As wait to get my second shot of the Covid-19 vaccine there is a sense of optimism in the room. Conversations revolve around meeting friends, the Euro 2020 championship final, traveling abroad and a sense of relief that maybe the pandemic is coming to an end. This same week my 84-year old father suddenly succumbed to Covid back home in Venezuela where he did not have the opportunity to get vaccinated or even access to proper medical care.
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[Covid Essays] Rider
Staying home during the COVID-19 pandemic has proven to be challenging for most but it is almost impossible for many in the migrant and refugee communities in Italy whose livelihoods are earned on a daily basis.
[Covid Essays] I Persi | The Lost Ones
Walking through the streets of many cities in Italy we can see how, in many ways, death is not relegated to cemeteries and funeral services but instead it is part of everyday life and public spaces.
SOBRE|vivientes. Vendedores Informales. Serie Fotográfica [ESP/ENG]
San Cristóbal, Venezuela. A través de la serie SOBRE|vivientes presentamos perfiles de venezolanos haciendo frente a la complicada crisis económica, social y política del país. Desde cada uno de sus ámbitos de acción, las personas presentadas en la serie muestran perseverancia, ingenio y optimismo frente a la adversidad, demostrando cómo el espíritu de lucha venezolano seContinue reading “SOBRE|vivientes. Vendedores Informales. Serie Fotográfica [ESP/ENG]”
Directus Cortos | Corto A1 | Camino A Caracas
¿Cuanto tiempo te toma llegar al trabajo o escuela? Este corto captura partes del recorrido usual para habitantes de asentamientos informales en las afueras de Caracas. Su viaje hacia la ciudad suele durar más de 2 horas e incluye más de 4 diferentes medios de transporte, sólo para iniciar su día de trabajo o escuela.Continue reading “Directus Cortos | Corto A1 | Camino A Caracas”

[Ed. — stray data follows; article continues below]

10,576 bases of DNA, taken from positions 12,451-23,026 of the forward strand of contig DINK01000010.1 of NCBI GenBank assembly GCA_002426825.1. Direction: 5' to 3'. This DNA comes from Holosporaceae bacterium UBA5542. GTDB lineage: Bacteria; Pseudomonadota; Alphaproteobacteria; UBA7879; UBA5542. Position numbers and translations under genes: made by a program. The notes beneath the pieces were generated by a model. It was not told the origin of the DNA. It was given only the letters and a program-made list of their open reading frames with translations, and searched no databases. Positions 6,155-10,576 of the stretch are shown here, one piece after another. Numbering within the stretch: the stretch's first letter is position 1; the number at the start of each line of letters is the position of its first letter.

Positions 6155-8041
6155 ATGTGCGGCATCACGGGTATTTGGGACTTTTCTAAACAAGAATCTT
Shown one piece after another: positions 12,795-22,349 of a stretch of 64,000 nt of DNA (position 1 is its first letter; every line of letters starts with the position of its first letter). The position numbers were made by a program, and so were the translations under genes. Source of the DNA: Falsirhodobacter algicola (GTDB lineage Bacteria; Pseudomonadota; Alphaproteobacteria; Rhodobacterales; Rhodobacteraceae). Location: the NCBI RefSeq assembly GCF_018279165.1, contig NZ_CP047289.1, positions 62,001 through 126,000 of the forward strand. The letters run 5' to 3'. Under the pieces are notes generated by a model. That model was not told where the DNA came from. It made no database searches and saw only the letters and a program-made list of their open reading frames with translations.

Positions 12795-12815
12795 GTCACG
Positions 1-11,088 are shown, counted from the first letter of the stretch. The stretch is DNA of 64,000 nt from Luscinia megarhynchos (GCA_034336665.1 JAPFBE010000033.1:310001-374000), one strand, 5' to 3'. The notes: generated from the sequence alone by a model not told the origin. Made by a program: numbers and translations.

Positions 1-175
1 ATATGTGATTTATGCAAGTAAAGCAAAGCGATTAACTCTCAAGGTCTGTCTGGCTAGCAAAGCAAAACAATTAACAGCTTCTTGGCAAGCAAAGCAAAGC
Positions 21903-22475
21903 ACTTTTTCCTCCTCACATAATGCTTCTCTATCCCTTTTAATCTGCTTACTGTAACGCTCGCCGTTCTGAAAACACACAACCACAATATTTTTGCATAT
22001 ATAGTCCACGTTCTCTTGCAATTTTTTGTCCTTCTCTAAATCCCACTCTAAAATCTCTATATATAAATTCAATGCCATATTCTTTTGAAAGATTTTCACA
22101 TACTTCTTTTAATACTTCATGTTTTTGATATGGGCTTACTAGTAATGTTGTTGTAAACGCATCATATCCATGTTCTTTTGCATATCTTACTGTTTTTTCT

At The Start Line: The Venezuelan Presidential Revocatory
San Cristóbal, Venezuela. Under the midday heat, approximately 600 people are waiting in line, not an unusual feat for an average Venezuelan nowadays. Today, however, they are not waiting to purchase groceries, toilet paper or car parts, they are waiting to sign a national petition to execute a revocatory referendum against President Nicolás Maduro. According toContinue reading “At The Start Line: The Venezuelan Presidential Revocatory”
No Medicines, No Treatment, No Hope
Capacho, Venezuela. Since four in the morning people with different ailments, physical disabilities and their family members have been gathering in a small hospital in Táchira, Venezuela, a bordering state with Colombia. Because free mobility between the two countries was severed seven months ago, we are hoping to receive an administrative authorization which will allowContinue reading “No Medicines, No Treatment, No Hope”
Venezuela: A Week In The Lines
San Cristóbal, Venezuela. How long does it take you to buy groceries? For Venezuelans, this has become a rather difficult question to answer. Nowadays, many medium and low-income citizens find themselves waiting for hours in order to buy rice, toilet paper and many other essential goods. And it does not stop with groceries; medicines, carContinue reading “Venezuela: A Week In The Lines”
Digital Storytelling on Scarcity in Venezuela
How long does it take you to buy toothpaste? For Venezuelans, this is a lengthy answer. You have to account for the amount of people outside of the store. And inside. Also, you have to take into consideration the day of the week in which the ending of your Venezuelan ID is allowed to purchase regulated goods, which variesContinue reading “Digital Storytelling on Scarcity in Venezuela”
Unwelcome. Chapter 4: Neglected Groups
Through our documentary series “Unwelcome” we have discussed some of the aspects of the systemic injustices committed against individuals experiencing homelessness in the state of Arizona. Whether it is the false claims of eradication of veteran chronic homelessness or the discrimination against prospective employees based solely on their homelessness state, we have taken a profoundContinue reading “Unwelcome. Chapter 4: Neglected Groups”